State Sen. Jim Nielsen (R-Tehama), a member of the Appropriations panel, expressed similar concerns. “The impact on employers will be astounding,” Nielsen said. “How can you say this will be fiscally prudent for the state? The state has never gotten anything right in health care.”
State Sen. Steven Bradford (D-Gardena) also preached caution, questioning whether state agencies are up to the task. “I don’t want California to move toward a program that is not sustainable and one that we can’t manage,” Bradford said.
Other states have taken a close look at single-payer and balked. Colorado voters rejected a ballot measure last year that would have used payroll taxes to fund a near-universal coverage system.
This week, I answer questions about how the Republican proposal to overhaul the health law could affect job-based insurance and what the penalties for not having continuous coverage mean. Perhaps anticipating a spell of uninsurance, another reader wondered if people can rely on the emergency department for routine care.
Q: Will employer-based health care be affected by the new Republican plan?
The American Health Care Act that recently passed the House would fundamentally change the individual insurance market, and it could significantly alter coverage for people who get coverage through their employers too.Insuring Your Health
KHN contributing columnist Michelle Andrews writes the series Insuring Your Health, which explores health care coverage and costs.
To contact Michelle with a question or comment, click here.
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The bill would allow states to opt out of some of the requirements of the Affordable Care Act, including no longer requiring plans sold on the individual market to cover 10 “essential health benefits,” such as hospitalization, drugs and maternity care.
Small businesses (generally companies with 50 or fewer employees) in those states would also be affected by the change.
Plans offered by large employers have never been required to cover the essential health benefits, so the bill wouldn’t change their obligations. Many of them, however, provide comprehensive coverage that includes many of these benefits.
But here’s where it gets tricky. The ACA placed caps on how much consumers can be required to pay out-of-pocket in deductibles, copays and coinsurance every year, and they apply to most plans, including large employer plans. In 2017, the spending limit is $7,150 for an individual plan and $14,300 for family coverage. Yet there’s a catch: The spending limits apply only to services covered by the essential health benefits. Insurers could charge people any amount for services deemed nonessential by the states.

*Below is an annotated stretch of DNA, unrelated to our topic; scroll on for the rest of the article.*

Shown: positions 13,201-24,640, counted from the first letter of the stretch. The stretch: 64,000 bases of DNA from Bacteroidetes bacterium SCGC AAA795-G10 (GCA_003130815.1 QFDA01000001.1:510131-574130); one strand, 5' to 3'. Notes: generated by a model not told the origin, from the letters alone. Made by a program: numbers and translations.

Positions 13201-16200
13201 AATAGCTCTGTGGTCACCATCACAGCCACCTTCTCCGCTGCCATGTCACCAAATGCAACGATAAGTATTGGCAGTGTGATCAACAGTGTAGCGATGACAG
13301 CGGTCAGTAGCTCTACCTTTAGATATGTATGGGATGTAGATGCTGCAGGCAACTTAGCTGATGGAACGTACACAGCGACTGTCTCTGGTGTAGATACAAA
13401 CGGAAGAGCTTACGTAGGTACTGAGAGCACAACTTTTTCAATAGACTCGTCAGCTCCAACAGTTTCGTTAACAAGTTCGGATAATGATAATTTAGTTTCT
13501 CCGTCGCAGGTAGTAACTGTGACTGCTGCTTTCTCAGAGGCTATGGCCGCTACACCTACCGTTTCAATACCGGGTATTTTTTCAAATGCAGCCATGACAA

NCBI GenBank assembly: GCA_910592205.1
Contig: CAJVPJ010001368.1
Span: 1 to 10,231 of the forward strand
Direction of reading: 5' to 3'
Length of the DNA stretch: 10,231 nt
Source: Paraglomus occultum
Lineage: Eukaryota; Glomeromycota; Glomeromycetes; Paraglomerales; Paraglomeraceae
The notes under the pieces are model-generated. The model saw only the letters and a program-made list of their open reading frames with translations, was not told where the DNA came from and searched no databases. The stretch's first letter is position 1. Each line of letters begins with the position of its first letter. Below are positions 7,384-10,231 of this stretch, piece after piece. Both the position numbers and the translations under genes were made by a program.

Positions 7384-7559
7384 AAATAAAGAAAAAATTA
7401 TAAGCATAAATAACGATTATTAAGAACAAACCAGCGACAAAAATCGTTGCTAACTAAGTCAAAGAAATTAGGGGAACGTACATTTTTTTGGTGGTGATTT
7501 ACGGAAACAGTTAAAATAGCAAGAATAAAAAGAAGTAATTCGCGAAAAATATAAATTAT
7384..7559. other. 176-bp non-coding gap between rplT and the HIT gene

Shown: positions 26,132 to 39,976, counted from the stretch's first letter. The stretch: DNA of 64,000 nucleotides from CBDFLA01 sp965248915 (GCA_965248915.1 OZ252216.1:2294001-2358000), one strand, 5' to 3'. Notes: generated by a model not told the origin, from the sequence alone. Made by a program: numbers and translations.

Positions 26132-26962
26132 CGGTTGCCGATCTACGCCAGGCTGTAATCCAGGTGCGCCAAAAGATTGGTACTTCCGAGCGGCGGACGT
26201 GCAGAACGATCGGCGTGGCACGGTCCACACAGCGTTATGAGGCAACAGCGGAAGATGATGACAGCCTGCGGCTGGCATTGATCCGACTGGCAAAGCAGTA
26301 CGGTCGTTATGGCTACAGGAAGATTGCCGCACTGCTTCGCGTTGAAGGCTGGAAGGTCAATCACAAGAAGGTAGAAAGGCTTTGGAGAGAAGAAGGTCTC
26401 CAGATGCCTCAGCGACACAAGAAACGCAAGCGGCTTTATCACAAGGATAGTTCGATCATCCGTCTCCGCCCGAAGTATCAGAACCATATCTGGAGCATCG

Similarly, the law prohibits insurers from imposing lifetime or annual dollar limits on services — but only if those services are related to the essential health benefits.
In addition, if any single state weakened its essential health benefits requirements, it could affect large employer plans in every state, analysts say. That’s because these employers, who often operate in multiple states, are allowed to pick which state’s definition of essential health benefits they want to use in determining what counts toward consumer spending caps and annual and lifetime coverage limits.
“If you eliminate [the federal essential health benefits] requirement you could see a lot of state variation, and there could be an incentive for companies that are looking to save money to pick a state” with skimpier requirements, said Sarah Lueck, senior policy analyst at the Center on Budget and Policy Priorities.
Q: I keep hearing that nobody in the United States is ever refused medical care — that whether they can afford it or not a hospital can’t refuse them treatment. If this is the case, why couldn’t an uninsured person simply go to the front desk at the hospital and ask for treatment, which by law can’t be denied, such as, “I’m here for my annual physical, or for a screening colonoscopy”?
If you are having chest pains or you just sliced your hand open while carving a chicken, you can go to nearly any hospital with an emergency department, and — under the federal Emergency Medical Treatment and Active Labor Act (EMTALA) — the staff is obligated to conduct a medical exam to see if you need emergency care. If so, they must try to stabilize your condition, whether or not you have insurance.This KHN story also ran on NPR. It can be republished for free (details).
The key word here is “emergency.” If you’re due for a colonoscopy to screen for cancer, unless you have symptoms such as severe pain or rectal bleeding, emergency department personnel wouldn’t likely order the exam, said Dr. Jesse Pines, a professor of emergency medicine and health policy at George Washington University, in Washington, D.C.
“It’s not the standard of care to do screening tests in the emergency department,” Pines said, noting in that situation the appropriate next step would be to refer you to a local gastroenterologist who could perform the exam.